Five (More) Things You Should Know: Common Vaccine Mandate Misconceptions

The vaccine mandate remains the talk of the governing contracting community. Even as a new lawsuit seeks to block the mandate, many contractors are working feverishly in an effort to comply.

Last week, I addressed responses to five common misconceptions I am hearing about the vaccine mandate. But I am seeing many more misconceptions, and updated guidance from the Safer Federal Workforce Task Force helps address some of them. So let’s take a look at five more common misconceptions about the contractor vaccine mandate.

1. Misconception: because an employee who previously had COVID-19 has developed natural immunities, the employee need not be vaccinated.

Like many of the common misconceptions, this one has some logical appeal, but it is untrue. According to the Task Force, “covered contractor employees who have had a prior COVID-19 infection are required to be vaccinated.” In a similar vein, the Task Force says that “[a] covered contractor cannot accept a recent antibody test from a covered contractor employee to prove vaccination status.”

2. Misconception: if my state or locality has banned vaccine mandates, this ban supersedes the federal vaccine mandate.

It should come as no surprise that the federal government rejects this contention. The Task Force says, “[t]hese requirements are promulgated pursuant to Federal law and supersede any contrary State or local law or ordinance.”

3. Misconception: if an employee has requested an accommodation for disability/medical or religious reasons, the contractor must reach a decision by January 4.

Many contractors will breathe a sigh of relief when they realize that they need not adjudicate all employees’ accommodation requests by January 4 (or whatever date the contractor is required to meet the vaccination requirements). The Task Force recently offered this new explanatory Q&A:

Q: Do all requests for accommodation need to be resolved by the covered contractor by the time that covered contractor employees begin work on a covered contract or at a covered workplace?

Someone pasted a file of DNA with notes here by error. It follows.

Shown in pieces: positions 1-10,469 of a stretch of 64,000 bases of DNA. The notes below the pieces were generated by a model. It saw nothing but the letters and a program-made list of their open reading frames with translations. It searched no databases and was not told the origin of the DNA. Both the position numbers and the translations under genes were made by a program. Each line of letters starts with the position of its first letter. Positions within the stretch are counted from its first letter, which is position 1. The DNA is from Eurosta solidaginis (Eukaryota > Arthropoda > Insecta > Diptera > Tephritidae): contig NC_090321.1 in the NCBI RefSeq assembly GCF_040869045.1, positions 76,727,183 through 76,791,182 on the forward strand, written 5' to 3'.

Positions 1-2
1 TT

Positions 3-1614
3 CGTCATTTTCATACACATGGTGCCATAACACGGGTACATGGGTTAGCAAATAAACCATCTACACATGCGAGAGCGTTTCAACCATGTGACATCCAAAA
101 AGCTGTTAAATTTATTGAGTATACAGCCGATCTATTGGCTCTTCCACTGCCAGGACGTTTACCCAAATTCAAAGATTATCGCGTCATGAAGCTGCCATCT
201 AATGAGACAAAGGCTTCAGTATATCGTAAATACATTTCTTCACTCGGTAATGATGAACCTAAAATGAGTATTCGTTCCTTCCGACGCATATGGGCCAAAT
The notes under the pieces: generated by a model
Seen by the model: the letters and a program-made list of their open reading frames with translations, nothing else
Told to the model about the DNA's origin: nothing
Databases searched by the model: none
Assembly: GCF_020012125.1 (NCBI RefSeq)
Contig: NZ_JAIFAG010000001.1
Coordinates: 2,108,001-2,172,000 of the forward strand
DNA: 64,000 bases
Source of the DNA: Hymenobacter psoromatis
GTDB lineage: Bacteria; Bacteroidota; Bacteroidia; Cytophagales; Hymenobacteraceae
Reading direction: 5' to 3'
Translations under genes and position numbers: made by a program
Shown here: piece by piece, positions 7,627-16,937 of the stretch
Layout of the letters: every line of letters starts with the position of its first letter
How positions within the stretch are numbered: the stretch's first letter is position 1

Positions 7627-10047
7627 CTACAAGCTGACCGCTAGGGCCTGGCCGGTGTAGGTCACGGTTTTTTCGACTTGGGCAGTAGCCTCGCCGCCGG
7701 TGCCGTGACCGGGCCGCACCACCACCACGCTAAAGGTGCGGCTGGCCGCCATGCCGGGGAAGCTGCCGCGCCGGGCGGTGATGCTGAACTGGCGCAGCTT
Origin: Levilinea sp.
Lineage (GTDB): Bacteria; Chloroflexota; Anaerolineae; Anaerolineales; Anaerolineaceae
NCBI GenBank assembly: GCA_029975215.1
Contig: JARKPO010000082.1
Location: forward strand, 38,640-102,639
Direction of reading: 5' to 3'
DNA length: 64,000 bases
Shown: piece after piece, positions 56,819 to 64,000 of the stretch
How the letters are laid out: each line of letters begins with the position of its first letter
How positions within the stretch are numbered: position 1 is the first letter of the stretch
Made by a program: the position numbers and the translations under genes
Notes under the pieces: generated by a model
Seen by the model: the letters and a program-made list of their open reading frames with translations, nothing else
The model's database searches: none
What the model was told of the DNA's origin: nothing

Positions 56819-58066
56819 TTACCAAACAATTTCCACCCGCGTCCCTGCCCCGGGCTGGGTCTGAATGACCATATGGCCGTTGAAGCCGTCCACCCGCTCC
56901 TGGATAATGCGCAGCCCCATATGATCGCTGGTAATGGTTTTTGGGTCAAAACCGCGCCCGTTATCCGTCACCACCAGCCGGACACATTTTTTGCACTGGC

A: No. The covered contractor may still be reviewing requests for accommodation as of the time that covered contractor employees begin work on a covered contract or at a covered workplace. While accommodation requests are pending, the covered contractor must require a covered contractor employee with a pending accommodation request to follow workplace safety protocols for individuals who are not fully vaccinated as specified in the Task Force Guidance for Federal Contractors and Subcontractors.

This is good news for contractors, some of whom may be dealing with dozens or even hundreds of accommodation requests. While the Task Force does not directly address it, the response does seem to suggest that accommodation requests must be submitted by the appropriate date. My colleagues and I will keep our eyes peeled for any additional clarifications in this regard.

4. Misconception: If a contractor is temporarily unable to meet the vaccination requirement, the prime contract automatically will be terminated.

Don’t get me wrong: termination absolutely is a risk if a contractor is unable to meet all requirements of the vaccine mandate. Fortunately, though, the latest guidance encourages Contracting Officers to take intermediate steps before terminating a contract for this reason:

Q: What steps should an agency take if a covered contractor does not comply with the requirements in the Task Force’s Guidance for Federal Contractors and Subcontractors?

A: Covered contractors are expected to comply with all requirements set forth in their contract. Where covered contractors are working in good faith and encounter challenges with compliance with COVID-19 workplace safety protocols, the agency contracting officer should work with them to address these challenges. If a covered contractor is not taking steps to comply, significant actions, such as termination of the contract, should be taken.

As the guidance indicates, termination is not automatic if a contractor–acting in good faith–temporarily is unable to comply.

5. Misconception: a prime contractor must obtain vaccine cards or similar proofs of vaccination from employees of subcontractors.

Prime contractors are responsible for flowing-down the implementing clause to covered subcontractors. But, contrary to a common misconception, that’s where the prime’s obligation vis-a-vis subcontractor compliance generally ends. The Task Force offers the following Q&A:

Q: May the prime contractor assume the subcontractor is complying with the clause?

A: Yes, unless the prime contractor has credible evidence otherwise.

The prime is not required to gather vaccination cards or other proof of vaccination, as the prime must do for its own employees.


The contractor vaccine mandate is a rapidly-evolving area of law. My colleagues and I will keep the contracting community posted of significant new developments.

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